Springfield, MO

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Lori and Ron Morgan's Repo Handling acts as a middleman between banks and buyers of repossessed vehicles, such as motorcycles, cars, trucks, trailers and boats.
Lori and Ron Morgan's Repo Handling acts as a middleman between banks and buyers of repossessed vehicles, such as motorcycles, cars, trucks, trailers and boats.

Business Spotlight: The Land of Repossessions

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Ron and Lori Morgan apply their extensive banking backgrounds to practicing the delicate art of pleasing sellers and buyers of bank-owned repossessed vehicles. The husband-and-wife team runs Repo Handling, 531 Boonville Ave.

“There’s two sides of this. We’re in the middle,” says Ron Morgan, who works with lenders and potential buyers, while his wife handles accounting and documentation. They met in 1986 as co-workers at Commerce Bank, and each has worked at least a decade in the financial industry.

Morgan witnessed the beginning of the business – as a client, not an owner. A quarter-century ago, working in dealer services at Boatmen’s Bank in Springfield, he came to rely on entrepreneur Brent Smith as a buyer for the bank’s repossessions.

In the late 1980s, with Morgan’s encouragement, Smith started Car City to serve lenders across Springfield. Boatmen’s Bank became his first client.

“From there,” Morgan says, “he built it up from that bank to another bank and another bank. Ten years later, he asked me if I wanted to buy the company.”

The business changed hands in 1996, and Smith pursued a ministry calling. Morgan started the new entity, Repo Handling, and Lori came on board to help carry the expanding workload.

Up for bid
Bank lenders arrange to send repossessed vehicles – cars, trucks, motorcycles, trailers and boats – to Repo Handling, or the Morgans will hire a subcontractor for repossession. Morgan, who ended his banking career as a vice president for dealer lending, helps the client set a price and suggests any work the vehicle might need. The price is posted on the vehicle and on Clients pay a flat fee on a sliding scale to the set price, which remains the same regardless of the final selling price. Morgan declined to disclose the fee structure for clients, citing confidentiality and competitive concerns.

Customers place bids, and banks decide whether to accept. Because most repos, which are depreciating assets, will not yield enough to cover the loan balance, Repo Handling must sell the vehicle quickly at the best possible price. Meanwhile, buyers expect to pay a little less than retail, Morgan says.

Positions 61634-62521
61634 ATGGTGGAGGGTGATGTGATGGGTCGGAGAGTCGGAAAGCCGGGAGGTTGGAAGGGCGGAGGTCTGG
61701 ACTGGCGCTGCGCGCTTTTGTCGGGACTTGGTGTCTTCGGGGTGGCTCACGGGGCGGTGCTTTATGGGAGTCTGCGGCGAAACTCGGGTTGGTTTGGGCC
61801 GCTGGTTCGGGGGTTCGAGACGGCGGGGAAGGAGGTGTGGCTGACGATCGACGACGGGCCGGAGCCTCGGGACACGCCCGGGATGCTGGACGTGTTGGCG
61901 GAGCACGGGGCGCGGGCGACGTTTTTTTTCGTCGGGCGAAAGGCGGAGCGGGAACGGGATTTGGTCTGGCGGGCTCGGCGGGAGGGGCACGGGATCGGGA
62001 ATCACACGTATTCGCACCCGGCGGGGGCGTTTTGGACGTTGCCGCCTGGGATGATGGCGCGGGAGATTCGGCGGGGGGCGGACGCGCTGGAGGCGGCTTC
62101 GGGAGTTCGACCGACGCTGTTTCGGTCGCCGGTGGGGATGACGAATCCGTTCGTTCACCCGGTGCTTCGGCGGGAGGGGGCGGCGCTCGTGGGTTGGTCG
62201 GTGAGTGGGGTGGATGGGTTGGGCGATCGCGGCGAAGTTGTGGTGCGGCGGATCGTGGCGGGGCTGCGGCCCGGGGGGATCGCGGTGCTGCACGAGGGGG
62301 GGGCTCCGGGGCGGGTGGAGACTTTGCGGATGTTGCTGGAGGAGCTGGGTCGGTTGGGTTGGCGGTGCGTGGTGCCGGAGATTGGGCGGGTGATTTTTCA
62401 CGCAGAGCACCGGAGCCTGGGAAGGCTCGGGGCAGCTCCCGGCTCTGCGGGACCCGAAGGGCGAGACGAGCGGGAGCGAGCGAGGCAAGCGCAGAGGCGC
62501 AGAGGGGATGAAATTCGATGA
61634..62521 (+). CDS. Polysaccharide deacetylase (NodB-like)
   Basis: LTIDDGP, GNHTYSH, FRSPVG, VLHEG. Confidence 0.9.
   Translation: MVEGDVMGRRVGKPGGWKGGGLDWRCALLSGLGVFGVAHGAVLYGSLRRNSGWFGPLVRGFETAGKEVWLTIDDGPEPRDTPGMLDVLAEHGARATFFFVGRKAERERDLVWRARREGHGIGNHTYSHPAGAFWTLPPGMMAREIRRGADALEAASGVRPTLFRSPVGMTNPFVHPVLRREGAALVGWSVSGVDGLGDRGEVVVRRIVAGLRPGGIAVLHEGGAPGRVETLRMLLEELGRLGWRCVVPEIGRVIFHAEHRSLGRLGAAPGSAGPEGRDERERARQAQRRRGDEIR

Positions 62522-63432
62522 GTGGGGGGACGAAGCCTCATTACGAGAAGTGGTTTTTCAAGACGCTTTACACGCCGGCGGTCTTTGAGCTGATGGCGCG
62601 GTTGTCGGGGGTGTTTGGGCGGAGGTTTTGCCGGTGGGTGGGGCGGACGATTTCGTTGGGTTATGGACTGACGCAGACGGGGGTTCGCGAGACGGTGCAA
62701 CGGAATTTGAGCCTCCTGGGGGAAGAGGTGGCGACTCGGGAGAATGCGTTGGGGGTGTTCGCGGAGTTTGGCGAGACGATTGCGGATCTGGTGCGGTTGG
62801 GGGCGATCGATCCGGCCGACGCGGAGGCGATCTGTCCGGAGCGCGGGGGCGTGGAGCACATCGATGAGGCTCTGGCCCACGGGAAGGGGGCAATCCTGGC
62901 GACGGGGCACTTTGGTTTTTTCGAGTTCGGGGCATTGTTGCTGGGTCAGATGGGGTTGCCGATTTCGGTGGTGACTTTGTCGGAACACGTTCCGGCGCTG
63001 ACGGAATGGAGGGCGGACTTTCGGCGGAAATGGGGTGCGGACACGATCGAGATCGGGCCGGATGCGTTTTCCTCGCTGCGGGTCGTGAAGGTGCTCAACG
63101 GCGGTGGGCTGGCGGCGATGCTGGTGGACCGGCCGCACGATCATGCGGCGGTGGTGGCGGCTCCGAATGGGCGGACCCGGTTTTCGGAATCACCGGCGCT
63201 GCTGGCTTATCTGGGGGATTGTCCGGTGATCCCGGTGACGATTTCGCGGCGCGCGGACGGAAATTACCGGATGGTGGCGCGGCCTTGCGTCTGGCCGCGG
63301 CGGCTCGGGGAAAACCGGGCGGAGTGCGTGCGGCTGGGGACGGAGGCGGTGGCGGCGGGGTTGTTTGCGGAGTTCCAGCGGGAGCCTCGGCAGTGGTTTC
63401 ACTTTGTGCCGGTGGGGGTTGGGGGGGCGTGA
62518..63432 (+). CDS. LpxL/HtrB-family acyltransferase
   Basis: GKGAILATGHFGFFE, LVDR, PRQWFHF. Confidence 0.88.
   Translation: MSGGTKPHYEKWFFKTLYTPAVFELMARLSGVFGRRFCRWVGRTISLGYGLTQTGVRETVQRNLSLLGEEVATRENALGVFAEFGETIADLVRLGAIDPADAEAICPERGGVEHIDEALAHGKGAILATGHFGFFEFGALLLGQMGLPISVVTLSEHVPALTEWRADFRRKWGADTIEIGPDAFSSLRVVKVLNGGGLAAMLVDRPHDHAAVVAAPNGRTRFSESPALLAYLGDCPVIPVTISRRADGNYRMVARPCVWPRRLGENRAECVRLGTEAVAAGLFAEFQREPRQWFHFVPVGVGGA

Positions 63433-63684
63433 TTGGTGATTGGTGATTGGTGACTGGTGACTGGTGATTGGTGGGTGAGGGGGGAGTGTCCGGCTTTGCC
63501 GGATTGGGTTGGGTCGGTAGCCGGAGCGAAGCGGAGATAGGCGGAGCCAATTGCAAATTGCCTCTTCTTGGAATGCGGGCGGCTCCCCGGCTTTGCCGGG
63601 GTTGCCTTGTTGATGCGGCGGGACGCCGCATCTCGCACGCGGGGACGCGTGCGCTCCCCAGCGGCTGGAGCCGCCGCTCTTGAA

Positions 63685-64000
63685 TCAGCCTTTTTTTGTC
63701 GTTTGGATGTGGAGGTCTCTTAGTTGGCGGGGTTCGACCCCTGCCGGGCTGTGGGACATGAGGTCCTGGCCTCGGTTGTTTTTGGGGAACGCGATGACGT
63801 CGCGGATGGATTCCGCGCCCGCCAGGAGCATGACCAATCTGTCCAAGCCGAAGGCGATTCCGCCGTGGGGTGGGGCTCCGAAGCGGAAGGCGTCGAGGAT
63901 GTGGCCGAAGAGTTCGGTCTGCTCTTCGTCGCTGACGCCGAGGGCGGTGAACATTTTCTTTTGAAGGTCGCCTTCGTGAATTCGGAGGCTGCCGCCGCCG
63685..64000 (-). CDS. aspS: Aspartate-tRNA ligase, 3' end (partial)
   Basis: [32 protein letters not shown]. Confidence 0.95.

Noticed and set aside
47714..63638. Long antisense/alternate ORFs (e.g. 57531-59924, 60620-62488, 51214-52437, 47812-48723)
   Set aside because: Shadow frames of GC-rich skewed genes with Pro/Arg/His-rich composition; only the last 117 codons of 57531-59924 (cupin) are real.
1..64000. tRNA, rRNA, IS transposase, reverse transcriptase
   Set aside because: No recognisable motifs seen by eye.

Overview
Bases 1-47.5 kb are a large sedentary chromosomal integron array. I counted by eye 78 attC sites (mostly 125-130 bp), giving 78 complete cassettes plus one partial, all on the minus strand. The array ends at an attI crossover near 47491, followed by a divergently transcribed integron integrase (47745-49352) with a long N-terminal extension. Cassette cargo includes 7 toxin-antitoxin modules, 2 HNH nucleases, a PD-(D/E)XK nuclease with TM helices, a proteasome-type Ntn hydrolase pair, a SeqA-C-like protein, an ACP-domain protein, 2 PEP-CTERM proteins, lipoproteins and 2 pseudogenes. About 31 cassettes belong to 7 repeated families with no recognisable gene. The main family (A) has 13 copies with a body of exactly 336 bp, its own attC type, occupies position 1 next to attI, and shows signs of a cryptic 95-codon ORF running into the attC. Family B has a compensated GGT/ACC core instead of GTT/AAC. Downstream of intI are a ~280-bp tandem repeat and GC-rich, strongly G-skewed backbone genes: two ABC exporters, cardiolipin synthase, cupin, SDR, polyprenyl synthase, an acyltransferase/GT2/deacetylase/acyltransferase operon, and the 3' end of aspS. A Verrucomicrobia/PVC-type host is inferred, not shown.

The company works with nearly two dozen financial institutions, including BancorpSouth, Central Bancompany, Guaranty Bank and the Railway Credit Union.

Kathie Peterie, president and CEO of Metro Credit Union, says she has worked with Repo Handling for 10 years and appreciates the streamlined process – and the results.

“He works to try to get the credit union the most out of the vehicle,” Peterie says. “The cost of having him handle it for us is extremely fair.”

Peterie also has bought a car for herself from Repo Handling, she says, and finds the process satisfying from both perspectives: “He’s honest and discloses things that he notices about the car.”

The middleman
Shoppers accustomed to dealerships might find an important distinction at Repo Handling: no haggling. Bids go directly to the lenders.

“We are not the decision-maker,” Lori Morgan says.

Buyers make their bids on paper and, if accepted, pay a fee of $50 to $250 to Repo Handling, depending on the sale price. Paperwork is processed on site. “When they walk out the door, they’re ready to go to the license bureau,” she says.

Art Renfrow, who has bought two cars and a truck from Repo Handling, says he likes the prices and the experience.

“It’s about the vehicle, where it came from and what the price is,” he says. “Ron pretty well lays it out on what you’re purchasing.”

Repo Handling also sells to dealers, but the proportion of individuals has been increasing, the Morgans say, due to referrals from banks, word-of-mouth advertising and Web traffic to view photos and prices of the steadily changing inventory.

Lori Morgan says the downtown location is an asset. “We get a lot of people who are just driving by,” she says.

About 60 percent of vehicle sales are made to individuals, with area automobile dealers responsible for the remaining sales.

Repo Handling recorded $330,000 in 2010 revenue, about 25 percent below the 2009
sales clip of $450,000, as fewer people took out car loans and fewer repossessions surfaced, the Morgans say.

Ron Morgan expects little change for 2011. Demand has increased, but inventory has remained low, he says.

“As people get more comfortable with buying and spending money, our numbers probably will go back up,” he says.[[In-content Ad]]


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